Democratic National Committee Chairman Tim Kaine tells the New York Times that there’s “gloom and doom” among his fellow Democrats who are facing the prospect of devastating losses in November’s midterm elections.
Vice President Joe Biden is scheduled to address the party faithful Friday morning at their annual summer meeting being held this year in St. Louis, Missouri.
After hearing President Obama test out some new lines on the campaign trail this week, we’ll get to see if Vice President Biden has a few new gems of his own in his campaign stump speech.
For many Democrats running in some of the tougher districts around the country, Vice President Biden is a heavily sought commodity on the trail. For the same reasons President Obama put Biden on the 2008 ticket — the Scranton, Pennsylvania-native who has a knack for plain speak and appeals to white Catholic voters — many vulnerable Democrats running in districts won by John McCain in 2008 may be more eager to have Biden as a surrogate on the campaign trail than the president.
HEALTH CARE HASSLE
Remember when the White House and congressional Democrats were convinced that support for health care reform would spike simply by getting it passed, signed into law and the American people familiar with the benefits?
It hasn’t quite turned out that way. The latest evidence is two-fold:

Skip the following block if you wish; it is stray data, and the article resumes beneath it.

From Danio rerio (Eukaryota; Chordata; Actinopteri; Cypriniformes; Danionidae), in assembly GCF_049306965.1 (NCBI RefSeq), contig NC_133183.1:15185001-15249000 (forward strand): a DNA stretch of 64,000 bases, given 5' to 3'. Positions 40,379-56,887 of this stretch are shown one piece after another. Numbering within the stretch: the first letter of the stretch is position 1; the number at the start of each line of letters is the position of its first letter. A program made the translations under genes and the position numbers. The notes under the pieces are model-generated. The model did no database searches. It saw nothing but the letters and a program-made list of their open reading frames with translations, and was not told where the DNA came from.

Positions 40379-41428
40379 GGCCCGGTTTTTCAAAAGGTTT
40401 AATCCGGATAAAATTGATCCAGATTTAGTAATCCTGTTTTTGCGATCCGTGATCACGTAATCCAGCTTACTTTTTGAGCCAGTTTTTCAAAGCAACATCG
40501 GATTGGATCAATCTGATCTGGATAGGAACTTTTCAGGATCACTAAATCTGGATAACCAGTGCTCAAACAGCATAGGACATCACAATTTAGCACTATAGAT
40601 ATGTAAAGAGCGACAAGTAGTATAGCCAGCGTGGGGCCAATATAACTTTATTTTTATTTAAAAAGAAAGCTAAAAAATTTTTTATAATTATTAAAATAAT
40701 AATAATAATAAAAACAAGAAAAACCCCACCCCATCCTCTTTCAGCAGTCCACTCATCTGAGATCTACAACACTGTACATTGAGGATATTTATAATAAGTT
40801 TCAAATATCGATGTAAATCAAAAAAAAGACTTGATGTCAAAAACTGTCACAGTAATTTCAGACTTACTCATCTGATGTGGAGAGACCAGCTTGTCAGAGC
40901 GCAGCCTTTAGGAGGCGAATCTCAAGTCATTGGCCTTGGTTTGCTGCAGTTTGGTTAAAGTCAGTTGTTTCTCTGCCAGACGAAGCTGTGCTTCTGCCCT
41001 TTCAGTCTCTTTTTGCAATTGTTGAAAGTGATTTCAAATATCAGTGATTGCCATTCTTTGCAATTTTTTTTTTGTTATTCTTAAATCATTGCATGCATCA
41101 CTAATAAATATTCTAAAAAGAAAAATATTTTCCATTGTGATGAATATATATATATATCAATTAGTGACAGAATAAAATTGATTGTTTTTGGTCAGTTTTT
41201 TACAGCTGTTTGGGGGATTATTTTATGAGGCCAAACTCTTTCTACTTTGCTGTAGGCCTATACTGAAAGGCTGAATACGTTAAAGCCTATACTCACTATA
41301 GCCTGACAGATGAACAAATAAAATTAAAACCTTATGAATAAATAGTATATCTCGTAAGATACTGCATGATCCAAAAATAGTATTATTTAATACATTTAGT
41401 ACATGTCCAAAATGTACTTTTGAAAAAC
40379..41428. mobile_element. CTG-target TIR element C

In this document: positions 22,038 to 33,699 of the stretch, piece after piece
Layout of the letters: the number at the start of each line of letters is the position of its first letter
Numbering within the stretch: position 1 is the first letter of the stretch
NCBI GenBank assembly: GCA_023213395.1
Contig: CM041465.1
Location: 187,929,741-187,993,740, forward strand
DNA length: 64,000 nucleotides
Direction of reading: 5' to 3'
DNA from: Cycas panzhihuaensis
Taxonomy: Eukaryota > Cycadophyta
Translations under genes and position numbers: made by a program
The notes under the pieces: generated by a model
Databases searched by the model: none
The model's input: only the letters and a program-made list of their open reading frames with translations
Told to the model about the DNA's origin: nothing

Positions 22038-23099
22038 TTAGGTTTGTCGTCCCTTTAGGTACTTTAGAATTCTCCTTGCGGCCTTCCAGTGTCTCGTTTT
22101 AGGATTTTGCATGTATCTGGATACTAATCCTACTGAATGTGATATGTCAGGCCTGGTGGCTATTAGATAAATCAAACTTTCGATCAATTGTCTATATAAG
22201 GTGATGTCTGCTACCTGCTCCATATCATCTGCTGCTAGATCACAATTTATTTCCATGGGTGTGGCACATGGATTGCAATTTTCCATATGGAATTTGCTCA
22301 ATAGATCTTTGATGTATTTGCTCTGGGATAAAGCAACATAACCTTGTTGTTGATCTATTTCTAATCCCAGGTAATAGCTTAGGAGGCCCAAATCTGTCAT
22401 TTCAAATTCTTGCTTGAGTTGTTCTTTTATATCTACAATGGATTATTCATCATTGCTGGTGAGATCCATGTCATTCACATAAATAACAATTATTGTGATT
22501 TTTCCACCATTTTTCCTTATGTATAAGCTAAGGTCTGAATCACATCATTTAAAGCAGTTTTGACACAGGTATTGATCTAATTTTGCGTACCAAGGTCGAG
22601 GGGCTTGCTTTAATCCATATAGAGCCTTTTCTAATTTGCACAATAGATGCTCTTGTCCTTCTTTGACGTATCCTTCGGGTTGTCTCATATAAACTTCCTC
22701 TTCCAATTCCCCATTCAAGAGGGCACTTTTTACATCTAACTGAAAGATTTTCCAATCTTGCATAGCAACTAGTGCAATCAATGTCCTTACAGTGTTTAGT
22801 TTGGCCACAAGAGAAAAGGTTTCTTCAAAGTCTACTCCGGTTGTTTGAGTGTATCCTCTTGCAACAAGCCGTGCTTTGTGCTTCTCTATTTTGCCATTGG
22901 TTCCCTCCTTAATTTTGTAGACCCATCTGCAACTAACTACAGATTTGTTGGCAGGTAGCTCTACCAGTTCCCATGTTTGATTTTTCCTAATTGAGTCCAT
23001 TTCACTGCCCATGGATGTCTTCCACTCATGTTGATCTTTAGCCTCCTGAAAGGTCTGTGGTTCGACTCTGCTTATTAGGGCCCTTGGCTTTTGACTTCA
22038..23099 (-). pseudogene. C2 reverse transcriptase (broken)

- CNN is out with a new poll Friday morning showing 40 percent of Americans approve of the health care reform law compared to 56 percent who remain opposed.
- Ben Smith of POLITICO has a great scoop with a look at a Democratic PowerPoint presentation that guides candidates away from the key selling points the Obama administration was pushing during the health care debate because the public doesn’t appear to be buying.
“Key White House allies are dramatically shifting their attempts to defend health care legislation, abandoning claims that it will reduce costs and deficit and instead stressing a promise to ‘improve it,'” writes Smith.
PRIMARY WOUNDS NOT YET FULLY HEALED
More bruising intra-party fights lie ahead in Florida next week for Republicans in the gubernatorial primary and Democrats in the Senate primary, and in New Hampshire next month for the GOP.
USA Today takes a look back at some of the more contentious primaries of the cycle thus far and sees that not all primary wounds heal so easily, especially this year on the Republican side.
“It’s just the latest example of the GOP’s Tea Party dilemma. In several high-profile races where the small-government activists have been a factor, standard rules of political etiquette dictating primary losers to graciously throw their support behind the party nominee aren’t being followed,” writes Kathy Kiely.
“Sometimes, it’s because conservative insurgents aren’t willing to toe the party line. In others, party veterans haven’t been able to swallow their disappointment over being elbowed aside.”
It’s unlikely that the lack of party unification in the summer will have too much of an impact come November. By the time the general election event rolls around — particularly in a base driven midterm election — partisans tend to find a path to supporting their nominee no matter where their support was during the primary season.
It does, however, provide one more complication for the GOP as it’s constantly trying to harness all that Tea Party energy into Republican electoral success in November.